Knowle West Media Centre is an exemplar organisation negotiating the complex intersection of community, art and social/ economic regeneration. Knowle West (an estate of 6,500 households) is an area of Bristol, which, according to KWMC’s Annual Report, faces high poverty, unemployment, poor mental and physical health and educational under-achievement. KWMC began in 1997 as a temporary photography project and has since developed to become nationally recognised; personally, I felt one of its strengths lies in employing some of its staff from the area, deepening the sense of engagement and understanding of the local context.
KWMC is now housed in an award winning, purpose built centre designed by local young people. KMWC’s team involved the community as much as possible during the planning process in order that they didn’t become isolated by the changes; with a new, larger- scale building on the community’s doorstep, they wanted to avoid the perception that the centre was ‘no longer for them’. The building, made with eco-friendly materials, is a huge asset to the terrific work of the centre: with extensive space and production facilities for exhibitions, video, sound and learning.
We had the opportunity to meet a number of staff members who gave their time to explain the operational/artistic arrangements at KWMC. There is a vast range of work being carried out, and it is obvious that as well as delivering a very strong education and arts programme they also have an enterprising spirit, which reflects the history of the centre. Only recently it was announced that KWMC would become an Arts Council England portfolio organisation, highlighting that KWMC has been very proactive in identifying ways of earning income. They have been sustaining themselves since the outset, adding to project grants through office space hire, doing web/ graphic design, consultancy work and workshops/ courses for schools.
Carolyn Hassan, the centre’s Director, told us about the new 6-month training programme for staff, named Somewhere Else. Born out of supporting the transition to an ACE portfolio organisation, it was deemed necessary that staff felt confident in the language and debates associated with the arts. With many staff not coming from a ‘traditional’ arts background it was decided that a bespoke series of talks and discussions was needed to promote confidence within the team. The programme will also lead towards the creation of a 3-year arts strategy; gathering input from across the organisation, as they feel a non-hierarchical approach is particularly important to KWMC.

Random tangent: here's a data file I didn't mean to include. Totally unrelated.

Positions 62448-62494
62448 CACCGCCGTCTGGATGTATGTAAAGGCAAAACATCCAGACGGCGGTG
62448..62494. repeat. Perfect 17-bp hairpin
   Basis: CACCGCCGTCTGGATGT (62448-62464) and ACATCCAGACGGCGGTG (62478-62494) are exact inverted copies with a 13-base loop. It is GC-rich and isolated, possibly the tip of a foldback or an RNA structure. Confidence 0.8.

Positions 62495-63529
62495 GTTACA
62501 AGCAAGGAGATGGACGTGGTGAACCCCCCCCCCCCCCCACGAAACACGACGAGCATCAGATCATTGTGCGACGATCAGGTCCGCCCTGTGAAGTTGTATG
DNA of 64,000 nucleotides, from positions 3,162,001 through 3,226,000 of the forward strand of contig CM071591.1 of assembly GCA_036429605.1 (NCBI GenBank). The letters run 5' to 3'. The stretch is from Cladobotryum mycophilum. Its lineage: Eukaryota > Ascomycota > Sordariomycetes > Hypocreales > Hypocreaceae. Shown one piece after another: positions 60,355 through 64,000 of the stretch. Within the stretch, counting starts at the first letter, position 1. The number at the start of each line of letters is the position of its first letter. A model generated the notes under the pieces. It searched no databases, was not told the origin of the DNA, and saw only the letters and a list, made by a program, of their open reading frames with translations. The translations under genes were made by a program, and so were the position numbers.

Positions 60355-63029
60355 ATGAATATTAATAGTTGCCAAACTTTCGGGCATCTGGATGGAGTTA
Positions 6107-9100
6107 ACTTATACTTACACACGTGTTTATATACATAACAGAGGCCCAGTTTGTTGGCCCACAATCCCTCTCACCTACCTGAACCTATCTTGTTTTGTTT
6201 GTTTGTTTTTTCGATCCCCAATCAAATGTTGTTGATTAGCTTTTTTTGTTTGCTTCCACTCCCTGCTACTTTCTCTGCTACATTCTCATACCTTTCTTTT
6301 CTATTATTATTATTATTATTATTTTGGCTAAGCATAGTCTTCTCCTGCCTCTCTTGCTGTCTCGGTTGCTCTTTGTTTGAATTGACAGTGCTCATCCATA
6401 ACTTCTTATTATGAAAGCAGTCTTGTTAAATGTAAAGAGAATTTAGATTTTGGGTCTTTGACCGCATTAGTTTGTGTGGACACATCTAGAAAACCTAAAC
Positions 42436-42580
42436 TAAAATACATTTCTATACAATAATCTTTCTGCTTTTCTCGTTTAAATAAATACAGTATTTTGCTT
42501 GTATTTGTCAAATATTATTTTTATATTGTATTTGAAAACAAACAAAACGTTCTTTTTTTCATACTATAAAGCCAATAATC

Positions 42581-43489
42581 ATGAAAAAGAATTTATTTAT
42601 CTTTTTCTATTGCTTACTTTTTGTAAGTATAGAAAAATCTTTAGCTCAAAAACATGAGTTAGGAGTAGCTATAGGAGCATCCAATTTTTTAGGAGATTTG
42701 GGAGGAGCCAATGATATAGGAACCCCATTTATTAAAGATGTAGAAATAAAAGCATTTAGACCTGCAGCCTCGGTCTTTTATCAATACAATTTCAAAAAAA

The diverse arts and education programme at KWMC is very interesting. One of their obvious strengths is the wide variety of partners they have developed, including with Arnolfini, Watershed and Pervasive Media Studios, University of Bristol and also the University of West of England; alongside Local Authority, regional and community organisations. While we were at KWMC various members of staff told us about the youth programme, the recording studio, exhibitions, Green and Digital Neighbourhoods- a programme promoting the social, economic and environmental benefits of digital technology; Whose Data?- a project exploring new and innovative ways in which ‘live’ data can be represented to benefit local people; as well their recent project with internationally renowned artist Suzanne Lacy known for her exploration of social and urban issues .
There was some obvious links with Street Level’s Red Road Community Studio; (include live link –
as well as similar challenges in how you move between notions of activism, ‘high-art’, socially engaged practice, community cohesion and regeneration agendas. These challenges are also evident within the funding frameworks, especially as both KWMC and RRCS work across sectors, i.e. both within an arts and community context straddling the myriad of aims and objectives their funders require to be fulfilled. KWMC made the point that learning the language of the different sectors is ongoing and can make monitoring, evaluating and reporting complex. Interestingly, they have recently spent a great deal of time developing a project management system that will help them more expediently assess their core indicators of success.